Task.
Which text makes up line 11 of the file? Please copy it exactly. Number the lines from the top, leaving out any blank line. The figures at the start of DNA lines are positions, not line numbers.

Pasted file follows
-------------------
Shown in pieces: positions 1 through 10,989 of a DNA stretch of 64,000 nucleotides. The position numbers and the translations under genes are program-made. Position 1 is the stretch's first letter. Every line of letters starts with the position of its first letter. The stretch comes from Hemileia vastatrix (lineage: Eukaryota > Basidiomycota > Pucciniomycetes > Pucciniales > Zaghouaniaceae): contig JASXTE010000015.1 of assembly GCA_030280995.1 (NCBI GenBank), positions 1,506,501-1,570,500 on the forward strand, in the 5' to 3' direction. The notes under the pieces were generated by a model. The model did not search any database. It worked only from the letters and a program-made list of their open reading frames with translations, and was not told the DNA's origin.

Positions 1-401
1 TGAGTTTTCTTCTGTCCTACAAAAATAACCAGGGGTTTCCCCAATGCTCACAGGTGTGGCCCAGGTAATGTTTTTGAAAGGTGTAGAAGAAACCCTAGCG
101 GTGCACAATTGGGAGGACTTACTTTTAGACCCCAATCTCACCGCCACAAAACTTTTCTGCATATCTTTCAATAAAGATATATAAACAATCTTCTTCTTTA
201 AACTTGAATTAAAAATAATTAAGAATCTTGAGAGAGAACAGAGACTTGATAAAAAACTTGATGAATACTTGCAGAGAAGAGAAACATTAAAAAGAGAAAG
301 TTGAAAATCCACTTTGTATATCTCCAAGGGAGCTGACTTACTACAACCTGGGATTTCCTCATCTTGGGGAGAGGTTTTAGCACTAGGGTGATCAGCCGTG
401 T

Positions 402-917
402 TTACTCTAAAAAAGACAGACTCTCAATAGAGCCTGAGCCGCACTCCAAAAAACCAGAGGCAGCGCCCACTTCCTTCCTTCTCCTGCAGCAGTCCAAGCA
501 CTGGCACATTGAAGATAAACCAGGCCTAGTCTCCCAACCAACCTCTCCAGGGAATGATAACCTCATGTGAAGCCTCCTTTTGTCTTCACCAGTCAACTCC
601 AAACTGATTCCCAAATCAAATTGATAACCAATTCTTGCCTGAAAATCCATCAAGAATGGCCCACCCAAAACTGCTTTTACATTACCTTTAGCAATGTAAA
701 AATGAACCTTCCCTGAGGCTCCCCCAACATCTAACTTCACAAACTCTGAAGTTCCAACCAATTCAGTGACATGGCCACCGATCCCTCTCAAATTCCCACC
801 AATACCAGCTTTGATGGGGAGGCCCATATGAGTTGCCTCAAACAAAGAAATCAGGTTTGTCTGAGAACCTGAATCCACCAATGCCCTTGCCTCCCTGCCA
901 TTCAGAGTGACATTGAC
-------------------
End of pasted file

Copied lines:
601 AAACTGATTCCCAAATCAAATTGATAACCAATTCTTGCCTGAAAATCCATCAAGAATGGCCCACCCAAAACTGCTTTTACATTACCTTTAGCAATGTAAA